Today, with cars and motorcycles no longer the dominant species, pedestrians should feel safer, but, in truth, they don’t. Footpaths have become almost as dangerous as roadways. More worrisome is the traffic on dedicated bicycle lanes. Theoretically, people on foot have the right of way, but they are no match for bikers using one third less energy but going three times as fast.
Speaking of safety: the wide sidewalks are a breeding ground for non-indigenous forms of life that also compete for space: “pedestrians” on rollers, skateboards, hover boards, electric scooters, or Segways—not to mention folks pushing strollers, parking motorcycles, riding battery-powered wheelchairs, or rolling suitcases.
But in Paris, the pavement is not merely something you pound on. It is the ultimate democratic realm. Cobblestones are symbolic artifacts, the building blocks of the myth of the barricades and its romanticized representation by Eugène Delacroix. To defend their rights as citizens, Parisians of all social and economic status take to the streets. For them, diversity—in people, as in modes of transportation—is a sign that the French Republic is safe and sound.
The Paris of Anne Hidalgo is a beach – a rich intertidal ecosystem, where pedestrians, in search of light, nutrients and oxygen, move between low and high tides.
Sous les pavés la plage. The famous Situationist International slogan, “Under the cobblestones, the beach,” comes to mind. The Paris of Anne Hidalgo is a beach—a rich intertidal ecosystem, where pedestrians, in search of light, nutrients and oxygen, move between the low and high tides.
One creature, formerly on the endangered species list, is making a recovery on Paris’ wild asphalt shores: the 19th century literary figure known as Le Flâneur. He belongs to a variety of pedestrian indigenous to Paris (Pedester Lutetia?). “The crowd is his element, as the air is that of birds, and water of fishes,” wrote Baudelaire. Like the common wall lizard that lounges on rocks and stones (Podarcis Muralis), Le Flâneur is an urban gawker, a free spirit, a discreet bystander who loves to observe without being seen.
Hidalgo’s Paris is his habitat. You’ll find him strolling on the banks of the river Seine, where expressways have been replaced by parks, playgrounds, and promenades. You’ll find him wandering Boulevard Raspail and Avenue René Coty, where sidewalks look like shaded bridle paths. You’ll find him sauntering rue Bignon, or in front of the church Saint Nicolas des Champs, or Place Alphonse Allais, or rue Boulay—formerly nondescript locations that are now surprisingly charming, just short of picturesque.
But all’s not well between Mayor Hidalgo and Le Flâneur. She contends that urban sexual codes that favor men were put into place at about the time he appeared in French literature. There is no female counterpart to this legendary character in 19th-century novels and essays. Women who were seen lingering in the streets of Paris, as he did, were suspected of being prostitutes.
So, recently, the mayor has spearheaded a new offensive called “Gender & Public Space,” with the intention of making the streets of Paris more women-friendly. She sponsored a set of specific directives designed to “reverse the binary normative sexual codes and policies of public space that were established to serve an outdated masculine bourgeois archetype.” Translation: eradicate sexual harassment in the streets.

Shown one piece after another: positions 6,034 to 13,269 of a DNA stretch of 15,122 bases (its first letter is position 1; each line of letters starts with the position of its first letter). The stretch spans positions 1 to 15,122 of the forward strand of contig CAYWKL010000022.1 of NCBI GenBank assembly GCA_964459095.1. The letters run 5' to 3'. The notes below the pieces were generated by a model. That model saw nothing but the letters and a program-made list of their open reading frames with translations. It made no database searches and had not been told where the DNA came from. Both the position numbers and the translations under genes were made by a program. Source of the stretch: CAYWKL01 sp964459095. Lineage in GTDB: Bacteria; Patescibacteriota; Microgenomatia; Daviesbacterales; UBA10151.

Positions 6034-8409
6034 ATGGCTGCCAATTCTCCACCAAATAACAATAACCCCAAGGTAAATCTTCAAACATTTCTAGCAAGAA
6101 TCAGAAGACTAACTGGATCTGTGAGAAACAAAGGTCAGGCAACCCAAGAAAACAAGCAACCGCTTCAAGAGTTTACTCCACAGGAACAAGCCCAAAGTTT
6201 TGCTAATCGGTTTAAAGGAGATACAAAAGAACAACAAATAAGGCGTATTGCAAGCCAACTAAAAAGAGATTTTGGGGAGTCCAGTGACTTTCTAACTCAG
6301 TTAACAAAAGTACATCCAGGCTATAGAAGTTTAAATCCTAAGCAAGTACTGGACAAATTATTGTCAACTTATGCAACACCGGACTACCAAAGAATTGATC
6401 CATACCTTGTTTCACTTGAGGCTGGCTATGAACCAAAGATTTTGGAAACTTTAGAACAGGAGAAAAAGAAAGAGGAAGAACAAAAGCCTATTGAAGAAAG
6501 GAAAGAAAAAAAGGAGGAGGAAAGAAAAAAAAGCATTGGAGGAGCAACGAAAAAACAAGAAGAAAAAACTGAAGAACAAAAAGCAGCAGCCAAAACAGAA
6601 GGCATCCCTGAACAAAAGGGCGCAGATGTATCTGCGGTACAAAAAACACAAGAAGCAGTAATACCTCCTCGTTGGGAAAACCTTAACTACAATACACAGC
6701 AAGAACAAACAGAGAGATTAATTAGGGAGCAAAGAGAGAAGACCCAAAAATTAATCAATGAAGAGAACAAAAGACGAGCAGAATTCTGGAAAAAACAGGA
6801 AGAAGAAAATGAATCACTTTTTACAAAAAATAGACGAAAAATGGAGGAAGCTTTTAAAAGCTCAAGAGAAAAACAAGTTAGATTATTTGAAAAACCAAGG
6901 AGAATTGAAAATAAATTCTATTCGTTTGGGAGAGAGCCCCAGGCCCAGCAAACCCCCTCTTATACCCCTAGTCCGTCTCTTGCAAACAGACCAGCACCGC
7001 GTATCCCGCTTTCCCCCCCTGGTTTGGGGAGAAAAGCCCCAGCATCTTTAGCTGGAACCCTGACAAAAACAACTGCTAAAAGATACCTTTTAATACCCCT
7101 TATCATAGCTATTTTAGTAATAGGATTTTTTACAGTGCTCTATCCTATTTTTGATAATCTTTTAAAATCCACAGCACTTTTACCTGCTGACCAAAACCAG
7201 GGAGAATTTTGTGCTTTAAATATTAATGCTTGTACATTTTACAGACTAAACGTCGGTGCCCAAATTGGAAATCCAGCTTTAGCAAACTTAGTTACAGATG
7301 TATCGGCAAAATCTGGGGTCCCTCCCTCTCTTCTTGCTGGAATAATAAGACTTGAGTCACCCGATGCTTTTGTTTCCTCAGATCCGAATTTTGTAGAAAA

In Paris, where only two percent of street names honor women, public spaces are not gender neutral. What would it take to correct the situation? City Hall is exploring ways to turn bus shelters into secured rest areas, design street lights to minimize threatening shadows, transform some back streets into playgrounds, and create a more detailed signage system (women who are lost being prime targets of predators).
The first woman to be elected mayor of Paris, Hidalgo, a socialist, is a polarizing figure on the political scene. Not because she is a woman—but because she is an ambitious woman, a term loaded with sexist, derogatory connotations. She has many critics, particularly among conservative politicians who are quick to charge that her progressive and overzealous environmental policies are misfiring.
And they may have a point.
Hidalgo’s most recent and publicized initiative was the creation of Rives De Seine, a riverside park extension on what used to be a popular West-East expressway connecting the Place de la Concorde with the Bastille area. This portion of the quays is now a two-mile long promenade, alongside spectacular historic buildings (the Gothic palace of the Conciergerie, among others). Instead of reducing the pollution, though, banishing cars from this stretch of highway has inadvertently increased it on alternate routes, on the right and left banks, where more cars are now piling up, creating more traffic jams—more diesel exhaust, noise, and frustration.
Hidalgo is taking it all in a stride (pun intended). Already ten percent of drivers who used to cross Paris on the riverbank expressway have decided to leave their car in the garage. More will follow. By 2020, she will have imposed a “zero diesel” rule, an 18-mile per hour speed limit on streets, and a city-wide connected parking app. It’s a challenge, but the lady might have the political will and the ambition to—literally—ride it out.
Featured image:Rives De Seine, via Culturetrip.com